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2016 Newsletters

11-22-2016-header
The Volatile Path Back to “Old Normal”

After 2 weeks of absorbing the U.S. election results, watching the financial markets and reading countless market and economic commentaries, we offer the following condensed thoughts.

What was Expected?

While the election was thought to be close, the odds makers and thus the financial markets were clearly expecting a Clinton victory. That meant continued heavy entitlements, higher taxes, very low GDP growth, low inflation and a decent chance of a recession in 2017. All of this led to ultra-low interest rates and a relatively high stock market based on no real alternatives for positive risk based returns.

What Happened?

But Trump won. Now if, and a big if, Trump’s Republican-led houses get their way, we will see lower taxes (lower personal and corporate taxes and no 3.8% Obamacare tax), less regulation and all manner of fiscal stimulus that has so far been absent in our weak recovery over the last eight years. This would lead to higher GDP, higher wages, no recession and eventually higher inflation. The new premise is that we are headed back to the “old normal” of 3-4% GDP, 3%+ 10 year government bonds and higher corporate growth rates. Therefore, valuations multiples would also “normalize” with lower P/E ratios and higher cap rates for real estate.

4q16-newsletter-header

Financial Markets Review by Mark:

U.S. and World Economy

The calm before the storm. Developed world financial markets (U.S., Japan and Europe) have become numb to the long-term effects of unprecedented monetary stimulus. The companies in the S&P500 are now reporting their 6th quarterly drop in revenue and 4th quarterly drop in corporate profits. The labor recovery peaked 8 months ago (job openings and unemployment) as weak hiring is catching up to weak GDP growth. After a 1% revised first half U.S. GDP growth, the second half of the year was supposed to bounce back – it has not. Yet both stock and bond markets remain near all-time highs amidst very low (by historic standards) volatility. The developed world stock markets have benefited from very low cost borrowing to facilitate share buy-backs, artificially creating higher earnings per share; bonds have benefited from Central Bank buy-backs as well.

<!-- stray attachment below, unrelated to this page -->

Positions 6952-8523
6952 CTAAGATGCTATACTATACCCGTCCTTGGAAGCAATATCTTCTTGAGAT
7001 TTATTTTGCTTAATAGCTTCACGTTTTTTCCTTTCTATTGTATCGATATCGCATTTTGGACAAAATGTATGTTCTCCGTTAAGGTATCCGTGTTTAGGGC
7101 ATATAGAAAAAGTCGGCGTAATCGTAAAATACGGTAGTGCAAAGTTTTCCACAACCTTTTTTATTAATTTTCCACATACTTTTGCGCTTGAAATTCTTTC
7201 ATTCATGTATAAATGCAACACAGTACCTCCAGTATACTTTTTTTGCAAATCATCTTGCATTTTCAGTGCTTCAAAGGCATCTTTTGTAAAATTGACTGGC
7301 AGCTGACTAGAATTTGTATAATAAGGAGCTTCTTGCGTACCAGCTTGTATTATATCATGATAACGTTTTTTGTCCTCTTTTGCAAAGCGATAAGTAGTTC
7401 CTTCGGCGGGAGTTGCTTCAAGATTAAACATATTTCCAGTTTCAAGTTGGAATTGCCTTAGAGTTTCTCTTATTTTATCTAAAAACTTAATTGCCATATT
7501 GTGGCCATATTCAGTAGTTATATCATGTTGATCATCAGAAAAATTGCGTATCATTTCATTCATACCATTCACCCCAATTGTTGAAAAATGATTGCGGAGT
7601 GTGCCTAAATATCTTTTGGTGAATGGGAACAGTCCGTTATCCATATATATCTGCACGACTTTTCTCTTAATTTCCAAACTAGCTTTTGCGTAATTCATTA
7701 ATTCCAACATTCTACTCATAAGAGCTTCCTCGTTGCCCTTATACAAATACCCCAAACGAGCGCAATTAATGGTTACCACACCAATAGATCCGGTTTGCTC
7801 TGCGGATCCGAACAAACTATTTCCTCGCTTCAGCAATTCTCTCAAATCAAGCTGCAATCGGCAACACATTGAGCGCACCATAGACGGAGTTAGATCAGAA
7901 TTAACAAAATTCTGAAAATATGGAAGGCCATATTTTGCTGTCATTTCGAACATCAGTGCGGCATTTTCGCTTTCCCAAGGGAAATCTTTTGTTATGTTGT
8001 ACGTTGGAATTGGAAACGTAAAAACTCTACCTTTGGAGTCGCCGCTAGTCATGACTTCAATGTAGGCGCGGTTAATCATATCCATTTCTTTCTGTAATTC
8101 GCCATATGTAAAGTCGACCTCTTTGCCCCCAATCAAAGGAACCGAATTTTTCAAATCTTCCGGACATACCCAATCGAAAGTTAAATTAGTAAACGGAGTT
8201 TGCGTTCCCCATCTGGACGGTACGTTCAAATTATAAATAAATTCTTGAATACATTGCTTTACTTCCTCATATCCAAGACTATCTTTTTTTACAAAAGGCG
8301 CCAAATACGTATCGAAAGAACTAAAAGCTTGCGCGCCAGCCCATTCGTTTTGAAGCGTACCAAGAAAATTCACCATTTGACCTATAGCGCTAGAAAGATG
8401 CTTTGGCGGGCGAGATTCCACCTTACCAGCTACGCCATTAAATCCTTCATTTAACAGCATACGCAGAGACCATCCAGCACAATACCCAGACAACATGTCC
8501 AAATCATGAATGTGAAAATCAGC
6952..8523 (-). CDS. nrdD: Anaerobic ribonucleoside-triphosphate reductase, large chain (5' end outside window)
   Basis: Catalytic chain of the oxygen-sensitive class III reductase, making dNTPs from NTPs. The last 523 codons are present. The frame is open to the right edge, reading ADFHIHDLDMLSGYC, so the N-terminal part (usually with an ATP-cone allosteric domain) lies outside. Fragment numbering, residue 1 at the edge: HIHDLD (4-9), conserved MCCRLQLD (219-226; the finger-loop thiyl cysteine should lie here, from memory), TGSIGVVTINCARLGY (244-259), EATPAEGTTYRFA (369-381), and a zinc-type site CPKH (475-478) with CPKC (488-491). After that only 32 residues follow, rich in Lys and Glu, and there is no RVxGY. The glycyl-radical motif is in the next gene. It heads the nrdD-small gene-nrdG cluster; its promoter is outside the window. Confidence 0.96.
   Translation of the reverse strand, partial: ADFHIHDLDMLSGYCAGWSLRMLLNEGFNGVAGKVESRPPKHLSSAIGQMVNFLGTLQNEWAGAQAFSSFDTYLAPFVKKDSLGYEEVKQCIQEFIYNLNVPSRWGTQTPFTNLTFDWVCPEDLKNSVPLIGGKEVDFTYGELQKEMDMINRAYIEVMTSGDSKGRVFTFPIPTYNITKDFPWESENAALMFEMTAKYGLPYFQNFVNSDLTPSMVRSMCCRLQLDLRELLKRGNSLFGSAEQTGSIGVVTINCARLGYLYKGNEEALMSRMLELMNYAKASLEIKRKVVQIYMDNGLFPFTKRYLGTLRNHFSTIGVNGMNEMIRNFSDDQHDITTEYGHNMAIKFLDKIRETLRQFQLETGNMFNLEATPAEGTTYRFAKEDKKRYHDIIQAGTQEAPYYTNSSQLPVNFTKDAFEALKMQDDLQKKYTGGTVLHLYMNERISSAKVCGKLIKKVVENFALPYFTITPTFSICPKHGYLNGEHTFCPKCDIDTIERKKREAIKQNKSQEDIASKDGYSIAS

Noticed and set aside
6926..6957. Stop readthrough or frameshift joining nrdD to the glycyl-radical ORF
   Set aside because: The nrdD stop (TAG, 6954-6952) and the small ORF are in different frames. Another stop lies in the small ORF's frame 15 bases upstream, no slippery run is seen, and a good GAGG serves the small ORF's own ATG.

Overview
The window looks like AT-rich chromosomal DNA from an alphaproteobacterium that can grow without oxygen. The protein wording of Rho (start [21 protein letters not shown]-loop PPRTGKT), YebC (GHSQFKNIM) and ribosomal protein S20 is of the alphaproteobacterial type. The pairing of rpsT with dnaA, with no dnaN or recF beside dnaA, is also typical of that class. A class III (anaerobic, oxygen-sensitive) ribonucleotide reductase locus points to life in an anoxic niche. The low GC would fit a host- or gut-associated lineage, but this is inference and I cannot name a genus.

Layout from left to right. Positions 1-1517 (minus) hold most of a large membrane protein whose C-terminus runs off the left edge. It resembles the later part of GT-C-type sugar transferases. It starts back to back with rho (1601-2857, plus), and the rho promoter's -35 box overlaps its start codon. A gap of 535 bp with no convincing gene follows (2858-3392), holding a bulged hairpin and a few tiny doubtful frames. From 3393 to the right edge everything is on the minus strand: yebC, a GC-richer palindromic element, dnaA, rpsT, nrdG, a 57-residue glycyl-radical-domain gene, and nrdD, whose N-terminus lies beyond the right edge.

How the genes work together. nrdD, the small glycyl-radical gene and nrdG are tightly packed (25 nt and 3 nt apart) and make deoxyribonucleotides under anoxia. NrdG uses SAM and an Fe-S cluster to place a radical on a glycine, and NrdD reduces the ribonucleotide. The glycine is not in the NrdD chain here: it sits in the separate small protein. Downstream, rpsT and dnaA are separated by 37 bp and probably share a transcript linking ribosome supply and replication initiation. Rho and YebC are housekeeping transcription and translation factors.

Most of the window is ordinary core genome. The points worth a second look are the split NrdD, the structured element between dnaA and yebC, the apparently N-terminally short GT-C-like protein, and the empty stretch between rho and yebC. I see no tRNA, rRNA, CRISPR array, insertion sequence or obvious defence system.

However, these monetary maneuvers may have peaked this summer. Since then, interest rates have moved higher and the stocks which moved highest the first half of the year have dropped the most in the second half (REITs, utilities, tech). In addition, near-term election cycles here and in Europe have raised the voice of nationalism, border and trade protection. There is talk of “Italeave” ala “Brexit”. We believe that the next major downturn will start in Europe where low and negative interest rates have pulled business forward as much as possible, bringing the weak economic expansion to an earlier than expected close. Initially, the U.S. will be the beneficiary of a flight to quality, but a stronger Dollar set against a falling Yen and Euro will hurt our exports and lead to our own recession.

3Q2016 Optivest Newsletter
Financial Markets Review by Mark:

U.S. Economy